Female Montagu’s Harrier from southern Brandenburg in the Czech Republic

WiesenweiheA female Montagu’s Harrier (Circus pygargus) from southern Brandenburg – just 60 km south of Berlin – was found a few days ago as a breeding bird on the nest in Plzensky Kraj about 10 km west of Plzen. The Montagu’s Harrier was ringed 2021 when it was a nestling together with its 3 nest siblings. The distance from the nest near Zeuden, near Treuenbrietzen in Brandenburg, to the breeding site in the Czech Republic is approx. 260 km.

Questions concerning dispersion, the occurrence of individuals of a species in space, plays a major role, especially after fledging. Dispersion is an important part of bird ecology, plays a key role in many ecological and evolutionary processes, and has important conservation implications. However, for many bird species, especially raptors, there is still a lack of detailed knowledge about dispersion. A Spanish project reviewed and collected information from five tagging programs for young Montagu’s Harriers in different Spanish regions to allow an assessment of the philopatry, breeding site fidelity, and contrastingly the dispersion of Montagu’s Harriers in Spain. It was found that only 7% of all marked Montagu’s Harriers could be observed as breeders in the following years. The percentage of philopatric (i.e. breeding within 10 km from birthplace) males and females was less than 5%. There were no sex differences in percentage of philopatric birds or dispersal distances.

The low breeding site fidelity observed indicates a high dispersal ability of this species in both sexes and therefore a high level of genetic mixing between populations.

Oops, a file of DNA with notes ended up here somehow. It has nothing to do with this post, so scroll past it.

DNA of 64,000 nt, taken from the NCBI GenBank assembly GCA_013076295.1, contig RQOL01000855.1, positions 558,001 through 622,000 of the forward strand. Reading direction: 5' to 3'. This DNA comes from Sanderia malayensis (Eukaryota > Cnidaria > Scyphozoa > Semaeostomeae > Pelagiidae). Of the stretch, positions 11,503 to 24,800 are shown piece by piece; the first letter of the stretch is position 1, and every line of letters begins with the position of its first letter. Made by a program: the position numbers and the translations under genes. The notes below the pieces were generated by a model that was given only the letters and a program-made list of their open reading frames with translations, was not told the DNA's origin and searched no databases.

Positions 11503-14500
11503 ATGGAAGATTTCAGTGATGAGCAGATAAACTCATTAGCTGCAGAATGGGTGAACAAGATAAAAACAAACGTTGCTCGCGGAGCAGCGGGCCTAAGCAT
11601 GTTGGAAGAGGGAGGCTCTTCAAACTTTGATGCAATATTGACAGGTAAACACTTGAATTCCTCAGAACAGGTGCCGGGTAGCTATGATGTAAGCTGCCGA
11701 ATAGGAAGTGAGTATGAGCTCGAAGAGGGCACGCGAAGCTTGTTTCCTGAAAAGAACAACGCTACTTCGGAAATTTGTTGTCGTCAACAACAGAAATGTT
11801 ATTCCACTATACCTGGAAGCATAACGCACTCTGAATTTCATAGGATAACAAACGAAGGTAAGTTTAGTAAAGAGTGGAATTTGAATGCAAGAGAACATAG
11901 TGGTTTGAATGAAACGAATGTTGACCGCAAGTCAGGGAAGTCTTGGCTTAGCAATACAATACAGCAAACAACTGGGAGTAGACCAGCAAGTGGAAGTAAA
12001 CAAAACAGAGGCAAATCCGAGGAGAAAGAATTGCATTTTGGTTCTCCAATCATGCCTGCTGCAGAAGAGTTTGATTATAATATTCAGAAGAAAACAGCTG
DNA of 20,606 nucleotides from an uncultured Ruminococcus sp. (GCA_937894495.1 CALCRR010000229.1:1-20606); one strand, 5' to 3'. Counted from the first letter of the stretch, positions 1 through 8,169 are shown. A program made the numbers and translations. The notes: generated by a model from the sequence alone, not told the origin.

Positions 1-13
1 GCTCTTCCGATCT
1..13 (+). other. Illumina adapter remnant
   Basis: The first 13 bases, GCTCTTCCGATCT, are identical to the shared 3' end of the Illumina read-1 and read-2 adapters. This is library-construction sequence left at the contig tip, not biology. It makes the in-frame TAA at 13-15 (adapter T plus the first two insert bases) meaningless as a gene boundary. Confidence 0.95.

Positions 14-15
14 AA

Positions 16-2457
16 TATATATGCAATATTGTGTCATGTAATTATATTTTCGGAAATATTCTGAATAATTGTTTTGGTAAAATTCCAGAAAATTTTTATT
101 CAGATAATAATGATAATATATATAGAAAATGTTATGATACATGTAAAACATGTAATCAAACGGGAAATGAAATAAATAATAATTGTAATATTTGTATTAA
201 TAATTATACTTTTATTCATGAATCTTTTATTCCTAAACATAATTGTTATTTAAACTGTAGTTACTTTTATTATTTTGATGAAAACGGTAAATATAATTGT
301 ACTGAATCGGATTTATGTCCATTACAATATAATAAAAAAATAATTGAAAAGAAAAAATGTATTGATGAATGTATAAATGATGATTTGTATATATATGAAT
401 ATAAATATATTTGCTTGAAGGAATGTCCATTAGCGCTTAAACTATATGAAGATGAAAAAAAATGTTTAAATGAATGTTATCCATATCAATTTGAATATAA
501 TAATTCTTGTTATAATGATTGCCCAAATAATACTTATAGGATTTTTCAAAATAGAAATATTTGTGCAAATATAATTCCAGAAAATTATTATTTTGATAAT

The female, which has now been caught in the Czech Republic, is therefore a good example of a standard distribution strategy that does not consist of loyalty to the breeding site. This enables birds that follow this strategy to adapt to changing living conditions and to (re)colonize areas that were previously unsuitable.

In general, in birds, the dispersing sex is usually female, while males are more philopatric. This is also common in other raptor species. Males are known to select breeding grounds in many species of birds of prey. In this sense, returning to a familiar spot can be beneficial for males as they can secure a good, at least well-known, breeding ground. The Montagu’s Harrier is a bird of prey with breeding areas in Europe and Asia and wintering areas mainly in Africa.

Male Montagu’s Harriers usually arrive at the breeding grounds first and select the nest site. They are also what provide the female with food for most of the breeding season. The female, which has now been caught in the Czech Republic, may have simply “stuck” in the Czech Republic on the retreat to the breeding areas, as she liked both the breeding site and the male.

In order to meet the growing demand for top images of the rarer species of Palaearctic Bird-lens.com has specifically made trips to remote places. Additionally every chance is used, if a rare bird is around the homeground. This to do everything to ensure excellent photos of the Birds of the Western Palearctic . The yield of pictures also of rare Western Palaearctic birds is very good. There are other nice images of birds, that you will find behind the tab “Picture Shop“. Just give a notice if you need a picture of a bird which is not online




Leave a comment

Your email address will not be published. Required fields are marked *